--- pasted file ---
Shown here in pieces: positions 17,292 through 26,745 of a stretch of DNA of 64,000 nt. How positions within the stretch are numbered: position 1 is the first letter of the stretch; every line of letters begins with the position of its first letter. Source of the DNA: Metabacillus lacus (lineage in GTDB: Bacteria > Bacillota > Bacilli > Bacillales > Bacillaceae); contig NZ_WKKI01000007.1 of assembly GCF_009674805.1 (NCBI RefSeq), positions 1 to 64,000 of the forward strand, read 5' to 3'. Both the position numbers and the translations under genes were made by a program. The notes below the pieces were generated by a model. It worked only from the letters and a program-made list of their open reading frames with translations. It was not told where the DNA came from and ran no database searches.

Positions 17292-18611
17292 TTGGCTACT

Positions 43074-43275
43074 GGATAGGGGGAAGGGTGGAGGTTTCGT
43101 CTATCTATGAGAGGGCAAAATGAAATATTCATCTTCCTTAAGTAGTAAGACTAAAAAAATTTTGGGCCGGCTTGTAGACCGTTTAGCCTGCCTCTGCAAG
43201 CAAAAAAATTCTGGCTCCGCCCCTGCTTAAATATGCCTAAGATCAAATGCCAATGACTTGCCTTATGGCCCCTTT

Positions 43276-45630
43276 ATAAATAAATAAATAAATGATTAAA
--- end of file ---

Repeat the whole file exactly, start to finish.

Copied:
Shown here in pieces: positions 17,292 through 26,745 of a stretch of DNA of 64,000 nt. How positions within the stretch are numbered: position 1 is the first letter of the stretch; every line of letters begins with the position of its first letter. Source of the DNA: Metabacillus lacus (lineage in GTDB: Bacteria > Bacillota > Bacilli > Bacillales > Bacillaceae); contig NZ_WKKI01000007.1 of assembly GCF_009674805.1 (NCBI RefSeq), positions 1 to 64,000 of the forward strand, read 5' to 3'. Both the position numbers and the translations under genes were made by a program. The notes below the pieces were generated by a model. It worked only from the letters and a program-made list of their open reading frames with translations. It was not told where the DNA came from and ran no database searches.

Positions 17292-18611
17292 TTGGCTACT

Positions 43074-43275
43074 GGATAGGGGGAAGGGTGGAGGTTTCGT
43101 CTATCTATGAGAGGGCAAAATGAAATATTCATCTTCCTTAAGTAGTAAGACTAAAAAAATTTTGGGCCGGCTTGTAGACCGTTTAGCCTGCCTCTGCAAG
43201 CAAAAAAATTCTGGCTCCGCCCCTGCTTAAATATGCCTAAGATCAAATGCCAATGACTTGCCTTATGGCCCCTTT

Positions 43276-45630
43276 ATAAATAAATAAATAAATGATTAAA